Dental Implants And Bone Grafts: What You Need To Know
Dental implants offer a permanent solution for people who have lost teeth. For some dental implant candidates, the procedure may require bone grafts before the implants are put in place. If your dentist has told you that you might need bone grafts, here are a few facts you should know about this additional procedure.
The Purpose Of Bone Grafts
Dental implants are held in place by special screws that are sunk into the jaw bone. For patients with bone degeneration, the screws may not be able to stay in place. Bone grafting can prevent dental implant failure and make it easier to eat your favorite foods, just as you would with regular teeth. Patients getting dental implants after undergoing treatment for oral cancer may require bone augmentation.
Where Do The Bone Grafts Come From?
Traditional bone grafts are performed by taking a small portion of bone from your body and placing it in the jaw. In some cases, the bone can be grafted from another area in your mouth, and other times it may come from a larger bone, such as a hip bone. You may also be able to get bone from a donor, or your dentist may choose to use synthetic bone material to anchor your implants. Be sure to talk to your dentist about all of the available options to choose the one that makes the most sense for you.
What Happens After The Bone Graft?
Depending on the condition of your jaw, your dentist may be able to perform the bone graft and dental implant surgery at the same time. If not, you will have to return to the dentist's office once your jaw is ready for the implant procedure. Your dentist will place the holes in the bone for the synthetic tooth root, and insert the new roots. You'll then need to wait until the jawbone grows around the root and unites with the tooth roots. Once this process is complete, your dentist will put your new teeth in place. Ask your dentist about partials you can wear while the bone continues to grow around the roots, as this process can take up to 6 months to complete. The partials will make it easier to eat and help you to feel more comfortable when talking and smiling.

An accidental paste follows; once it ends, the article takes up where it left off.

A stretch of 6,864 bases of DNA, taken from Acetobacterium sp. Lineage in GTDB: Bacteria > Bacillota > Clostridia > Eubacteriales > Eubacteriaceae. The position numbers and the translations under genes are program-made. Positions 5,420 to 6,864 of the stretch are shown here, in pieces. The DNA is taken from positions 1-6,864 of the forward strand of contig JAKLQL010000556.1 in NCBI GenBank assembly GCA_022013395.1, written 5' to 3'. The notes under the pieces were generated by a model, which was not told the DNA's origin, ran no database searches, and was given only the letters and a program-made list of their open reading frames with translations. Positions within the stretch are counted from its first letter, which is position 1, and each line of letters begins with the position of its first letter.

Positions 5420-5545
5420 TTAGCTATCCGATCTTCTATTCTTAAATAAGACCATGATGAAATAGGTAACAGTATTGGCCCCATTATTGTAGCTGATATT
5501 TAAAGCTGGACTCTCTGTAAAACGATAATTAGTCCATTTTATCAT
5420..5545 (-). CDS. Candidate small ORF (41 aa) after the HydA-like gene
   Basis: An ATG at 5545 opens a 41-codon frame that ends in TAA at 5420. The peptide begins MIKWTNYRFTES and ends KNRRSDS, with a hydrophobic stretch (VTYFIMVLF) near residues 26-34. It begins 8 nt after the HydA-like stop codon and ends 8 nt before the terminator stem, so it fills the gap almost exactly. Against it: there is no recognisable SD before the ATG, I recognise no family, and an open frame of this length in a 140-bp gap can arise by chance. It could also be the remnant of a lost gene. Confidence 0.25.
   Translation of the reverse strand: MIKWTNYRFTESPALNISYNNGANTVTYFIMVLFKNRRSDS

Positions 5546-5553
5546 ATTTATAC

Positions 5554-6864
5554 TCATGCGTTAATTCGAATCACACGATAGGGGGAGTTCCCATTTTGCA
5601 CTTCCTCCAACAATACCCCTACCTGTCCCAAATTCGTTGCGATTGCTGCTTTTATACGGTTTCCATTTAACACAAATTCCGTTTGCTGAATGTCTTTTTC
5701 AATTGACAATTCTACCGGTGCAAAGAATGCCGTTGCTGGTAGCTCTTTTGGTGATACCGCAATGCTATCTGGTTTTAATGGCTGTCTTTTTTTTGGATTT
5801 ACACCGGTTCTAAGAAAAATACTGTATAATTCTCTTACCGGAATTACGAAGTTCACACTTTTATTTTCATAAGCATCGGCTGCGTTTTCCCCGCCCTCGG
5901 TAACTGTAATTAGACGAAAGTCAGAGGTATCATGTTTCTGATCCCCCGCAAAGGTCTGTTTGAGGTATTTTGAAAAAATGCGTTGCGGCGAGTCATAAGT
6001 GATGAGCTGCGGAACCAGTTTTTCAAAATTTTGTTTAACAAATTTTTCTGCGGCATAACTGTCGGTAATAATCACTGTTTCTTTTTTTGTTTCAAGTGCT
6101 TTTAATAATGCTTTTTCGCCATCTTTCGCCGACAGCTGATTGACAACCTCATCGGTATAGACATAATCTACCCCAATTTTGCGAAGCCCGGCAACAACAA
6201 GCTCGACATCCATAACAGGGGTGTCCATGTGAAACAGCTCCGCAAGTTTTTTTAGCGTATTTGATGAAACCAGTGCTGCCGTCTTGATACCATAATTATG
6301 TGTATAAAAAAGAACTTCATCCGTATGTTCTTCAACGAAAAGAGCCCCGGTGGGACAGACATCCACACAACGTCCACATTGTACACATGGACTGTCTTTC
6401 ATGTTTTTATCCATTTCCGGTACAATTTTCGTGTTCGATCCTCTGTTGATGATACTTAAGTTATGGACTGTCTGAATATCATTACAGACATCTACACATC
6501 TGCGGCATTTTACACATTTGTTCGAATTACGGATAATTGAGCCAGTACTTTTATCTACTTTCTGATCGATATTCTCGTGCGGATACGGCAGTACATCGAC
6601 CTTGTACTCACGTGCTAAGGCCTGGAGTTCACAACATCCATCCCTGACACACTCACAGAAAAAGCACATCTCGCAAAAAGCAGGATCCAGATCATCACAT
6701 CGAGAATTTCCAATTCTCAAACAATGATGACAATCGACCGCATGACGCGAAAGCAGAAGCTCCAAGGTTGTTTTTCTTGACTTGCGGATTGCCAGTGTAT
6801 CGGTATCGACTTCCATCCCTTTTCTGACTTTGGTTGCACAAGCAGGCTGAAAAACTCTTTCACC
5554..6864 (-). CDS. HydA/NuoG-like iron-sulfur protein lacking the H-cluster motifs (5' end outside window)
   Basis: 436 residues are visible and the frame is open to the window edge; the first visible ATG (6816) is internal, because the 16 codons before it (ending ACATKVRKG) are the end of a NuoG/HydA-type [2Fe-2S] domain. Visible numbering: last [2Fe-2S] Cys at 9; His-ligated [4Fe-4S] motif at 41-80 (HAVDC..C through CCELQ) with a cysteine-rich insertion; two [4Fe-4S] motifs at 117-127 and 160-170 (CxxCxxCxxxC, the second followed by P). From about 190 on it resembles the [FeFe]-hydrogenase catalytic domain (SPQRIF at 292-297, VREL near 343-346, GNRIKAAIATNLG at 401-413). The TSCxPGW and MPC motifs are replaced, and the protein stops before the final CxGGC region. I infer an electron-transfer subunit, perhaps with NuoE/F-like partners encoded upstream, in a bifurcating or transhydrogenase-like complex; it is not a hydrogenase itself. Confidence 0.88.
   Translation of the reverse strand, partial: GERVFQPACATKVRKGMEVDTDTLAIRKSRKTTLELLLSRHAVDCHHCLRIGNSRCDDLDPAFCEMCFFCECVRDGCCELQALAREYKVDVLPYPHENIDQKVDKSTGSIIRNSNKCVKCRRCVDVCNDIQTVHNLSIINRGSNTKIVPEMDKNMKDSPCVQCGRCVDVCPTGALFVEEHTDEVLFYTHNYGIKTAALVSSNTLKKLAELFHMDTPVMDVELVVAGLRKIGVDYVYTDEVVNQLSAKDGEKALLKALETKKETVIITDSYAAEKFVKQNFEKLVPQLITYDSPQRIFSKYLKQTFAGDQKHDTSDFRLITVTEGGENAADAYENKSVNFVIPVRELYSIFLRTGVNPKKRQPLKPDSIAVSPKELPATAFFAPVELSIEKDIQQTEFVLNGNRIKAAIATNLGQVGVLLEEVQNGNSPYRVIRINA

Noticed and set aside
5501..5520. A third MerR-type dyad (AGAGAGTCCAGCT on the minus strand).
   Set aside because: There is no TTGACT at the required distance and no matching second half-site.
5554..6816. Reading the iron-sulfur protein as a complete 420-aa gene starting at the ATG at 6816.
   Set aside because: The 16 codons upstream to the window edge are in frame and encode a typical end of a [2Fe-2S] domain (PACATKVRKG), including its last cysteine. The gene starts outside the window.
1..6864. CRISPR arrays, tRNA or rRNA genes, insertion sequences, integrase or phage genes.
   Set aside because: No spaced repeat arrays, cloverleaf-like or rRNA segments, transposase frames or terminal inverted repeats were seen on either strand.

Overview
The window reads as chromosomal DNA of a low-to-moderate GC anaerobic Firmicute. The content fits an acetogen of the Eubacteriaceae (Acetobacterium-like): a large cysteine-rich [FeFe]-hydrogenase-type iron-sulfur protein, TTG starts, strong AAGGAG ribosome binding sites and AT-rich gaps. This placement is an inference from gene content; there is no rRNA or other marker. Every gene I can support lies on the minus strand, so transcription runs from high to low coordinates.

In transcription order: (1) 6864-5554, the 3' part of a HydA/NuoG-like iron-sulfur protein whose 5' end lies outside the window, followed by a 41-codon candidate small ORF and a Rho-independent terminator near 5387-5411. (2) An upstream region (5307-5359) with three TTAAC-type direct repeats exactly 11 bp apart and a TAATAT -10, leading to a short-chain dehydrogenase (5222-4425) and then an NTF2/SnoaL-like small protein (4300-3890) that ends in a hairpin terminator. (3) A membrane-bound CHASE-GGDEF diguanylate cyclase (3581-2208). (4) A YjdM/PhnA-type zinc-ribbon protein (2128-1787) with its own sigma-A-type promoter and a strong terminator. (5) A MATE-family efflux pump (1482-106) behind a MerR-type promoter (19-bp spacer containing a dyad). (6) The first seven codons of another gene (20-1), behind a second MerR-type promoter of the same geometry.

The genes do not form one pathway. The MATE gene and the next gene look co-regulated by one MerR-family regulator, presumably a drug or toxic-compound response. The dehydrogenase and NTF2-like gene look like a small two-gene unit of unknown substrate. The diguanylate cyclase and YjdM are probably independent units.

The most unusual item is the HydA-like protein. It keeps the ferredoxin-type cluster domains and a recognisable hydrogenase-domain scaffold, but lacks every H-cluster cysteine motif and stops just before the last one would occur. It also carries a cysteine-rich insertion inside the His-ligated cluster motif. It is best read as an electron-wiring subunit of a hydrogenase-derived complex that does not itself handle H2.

Bone grafts offer a convenient way to make dental implants a possibility, even for people who have soft jaw bones or not enough bone material for the implants. Talk to your dentist and be sure to ask any questions you may have so you fully understand everything that is involved with your bone graft and dental implant procedures.
Contact a dentist like Bruce Mathes DDS to learn more.